Supreme Court Rules Against Workers in Amazon Screening Case

In a unanimous ruling, the Supreme Court rejected a case involving Amazon warehouse employees who had argued they should be compensated for the time they spend waiting in a line for security screenings. The workers had argued that the wait should be considered part of their work in the warehouse. According to the New York […]

Supreme Court Hears Employment Case Concerning Security Screening After Work

Last week, the Supreme Court heard oral arguments concerning a case involving Amazon and its workers. The issue at hand involves whether Amazon should pay the workers for the time they spend standing in line waiting to be screened by security as they depart from work. According to the New York Times, “The case on […]

Governor Brown Vetoes Bill That Would Help California Victims of Sex Abuse

In vetoing a bill that would give childhood victims of sexual abuse an extended period of time to hold institutions accountable for the actions of child predators, Governor Jerry Brown wrote, “There needs to be a compelling reason to lengthen the statute of limitations for civil claims against third parties. I do not see evidence […]

Fair Pay and Safe Workplace Act

President Obama recently signed an executive order, The Fair Pay and Safe Workplace order, that provides employees of federal contractors more rights in labor disputes including prohibiting forced arbitration for employees who allege sexual harassment or sexual assault. Additionally, the executive order requires federal contractors and their subcontractors to disclose law violations for the preceding […]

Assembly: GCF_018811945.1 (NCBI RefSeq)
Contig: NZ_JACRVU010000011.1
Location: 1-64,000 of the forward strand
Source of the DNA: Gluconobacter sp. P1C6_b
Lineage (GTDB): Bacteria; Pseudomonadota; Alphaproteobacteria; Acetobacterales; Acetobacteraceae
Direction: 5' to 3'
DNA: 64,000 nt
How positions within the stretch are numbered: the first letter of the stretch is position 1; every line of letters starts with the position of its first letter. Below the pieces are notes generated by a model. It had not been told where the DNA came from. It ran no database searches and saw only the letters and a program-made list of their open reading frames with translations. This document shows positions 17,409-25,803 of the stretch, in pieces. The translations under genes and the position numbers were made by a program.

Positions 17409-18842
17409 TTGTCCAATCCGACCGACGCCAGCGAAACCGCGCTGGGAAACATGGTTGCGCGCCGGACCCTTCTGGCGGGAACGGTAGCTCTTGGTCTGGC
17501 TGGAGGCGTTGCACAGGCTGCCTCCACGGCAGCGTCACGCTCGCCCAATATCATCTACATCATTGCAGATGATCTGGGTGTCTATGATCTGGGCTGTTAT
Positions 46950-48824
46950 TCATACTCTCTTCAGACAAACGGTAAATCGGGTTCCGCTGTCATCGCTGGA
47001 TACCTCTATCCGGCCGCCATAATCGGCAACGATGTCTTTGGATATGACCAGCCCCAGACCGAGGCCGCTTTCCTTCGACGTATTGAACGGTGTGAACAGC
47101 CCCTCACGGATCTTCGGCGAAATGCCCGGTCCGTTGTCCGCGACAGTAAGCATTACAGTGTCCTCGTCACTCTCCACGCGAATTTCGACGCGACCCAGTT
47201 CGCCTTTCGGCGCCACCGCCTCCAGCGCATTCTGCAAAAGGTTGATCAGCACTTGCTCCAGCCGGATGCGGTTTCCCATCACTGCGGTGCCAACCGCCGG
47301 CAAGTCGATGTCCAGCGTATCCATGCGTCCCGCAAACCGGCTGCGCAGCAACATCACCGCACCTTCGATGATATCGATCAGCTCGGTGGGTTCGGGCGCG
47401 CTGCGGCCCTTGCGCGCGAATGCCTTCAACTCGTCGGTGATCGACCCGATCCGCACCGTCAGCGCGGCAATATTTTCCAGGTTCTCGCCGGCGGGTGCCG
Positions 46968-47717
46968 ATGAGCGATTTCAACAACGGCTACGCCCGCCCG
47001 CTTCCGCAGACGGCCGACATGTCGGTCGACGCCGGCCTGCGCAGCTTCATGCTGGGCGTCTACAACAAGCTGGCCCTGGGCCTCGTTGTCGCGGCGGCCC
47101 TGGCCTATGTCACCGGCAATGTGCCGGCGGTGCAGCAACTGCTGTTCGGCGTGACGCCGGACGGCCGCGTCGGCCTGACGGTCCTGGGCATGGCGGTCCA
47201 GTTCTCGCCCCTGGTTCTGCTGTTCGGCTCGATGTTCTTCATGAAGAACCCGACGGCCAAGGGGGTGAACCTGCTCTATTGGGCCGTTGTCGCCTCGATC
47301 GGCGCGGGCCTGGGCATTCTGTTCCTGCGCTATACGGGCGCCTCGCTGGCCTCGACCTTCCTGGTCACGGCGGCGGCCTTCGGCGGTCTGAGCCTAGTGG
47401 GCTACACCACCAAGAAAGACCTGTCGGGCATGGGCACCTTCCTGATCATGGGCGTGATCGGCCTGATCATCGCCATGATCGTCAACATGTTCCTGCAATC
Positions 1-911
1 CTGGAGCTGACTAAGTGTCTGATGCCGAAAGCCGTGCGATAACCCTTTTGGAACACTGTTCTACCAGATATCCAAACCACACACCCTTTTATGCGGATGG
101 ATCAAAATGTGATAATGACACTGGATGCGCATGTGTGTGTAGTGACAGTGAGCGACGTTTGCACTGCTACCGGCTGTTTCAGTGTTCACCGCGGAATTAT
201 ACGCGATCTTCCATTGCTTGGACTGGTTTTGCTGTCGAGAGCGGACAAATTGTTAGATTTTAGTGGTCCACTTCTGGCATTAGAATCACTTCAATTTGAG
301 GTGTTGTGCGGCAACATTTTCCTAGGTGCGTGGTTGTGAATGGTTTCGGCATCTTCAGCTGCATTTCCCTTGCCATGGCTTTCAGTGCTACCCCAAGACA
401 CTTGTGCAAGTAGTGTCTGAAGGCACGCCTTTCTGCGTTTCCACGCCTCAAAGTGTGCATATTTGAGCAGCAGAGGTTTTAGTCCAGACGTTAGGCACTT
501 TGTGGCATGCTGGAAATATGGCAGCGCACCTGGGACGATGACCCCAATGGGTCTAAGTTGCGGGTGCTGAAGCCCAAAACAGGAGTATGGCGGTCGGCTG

SCOTUS Canning Decision May Affect Employment Cases

The recent U.S. Supreme Court case National Labor Relations Board vs. Canning was an ostensible blow to President Obama’s ability to make recess appointments. It ruled that the Senate was not in recess for a sufficient length of time for the President to invoke the Recess Appointments Clause of the Constitution. However, the high court’s […]

SCOTUS Canning Decision May Affect Employment Cases

The recent U.S. Supreme Court case National Labor Relations Board vs. Canning was an ostensible blow to President Obama’s ability to make recess appointments. It ruled that the Senate was not in recess for a sufficient length of time for the President to invoke the Recess Appointments Clause of the Constitution. However, the high court’s […]

SCOTUS in Harris v. Quinn: A Small Blow to Unions

While Harris, et al. v. Quinn, et al., the second U.S. Supreme Court decision issued last Monday, may not have received as much press as the Hobby Lobby decision, its consequences may be just as far-reaching and significant for employees and their right to make individual choices about their employment conditions. In Harris, the Supreme […]

What’s the Big Deal with the Hobby Lobby Case? Part II

Yesterday, I covered the majority opinion in the highly political and polarizing Hobby Lobby Supreme Court case that came down on Monday. When a decision is split 5-4, you know that it will likely ruffle some feathers. In Hobby Lobby, four justices dissented, including all of the female justices. Justice Ginsburg wrote the primary dissenting […]

What’s the Big Deal with the Hobby Lobby Case? Part I

If you’ve been following the news, or your Facebook or Twitter feed at all in the last 24 hours, you’ve likely been bombarded by stories and posts (and rants) praising the U.S. Supreme Court’s decision in the Hobby Lobby case or declaring it to be the end of the world. Needless to say, you probably […]

Are Your Workers Employees or Independent Contractors? The Answer May Surprise You!

Owning a business is the American dream. It allows for independence, creativity, and entrepreneurial spirit. However, a lot of responsibility comes with that dream, including being current with the laws and regulations — both state and federal — that govern your relationships with your workers. One of the most common issues employers face is the […]

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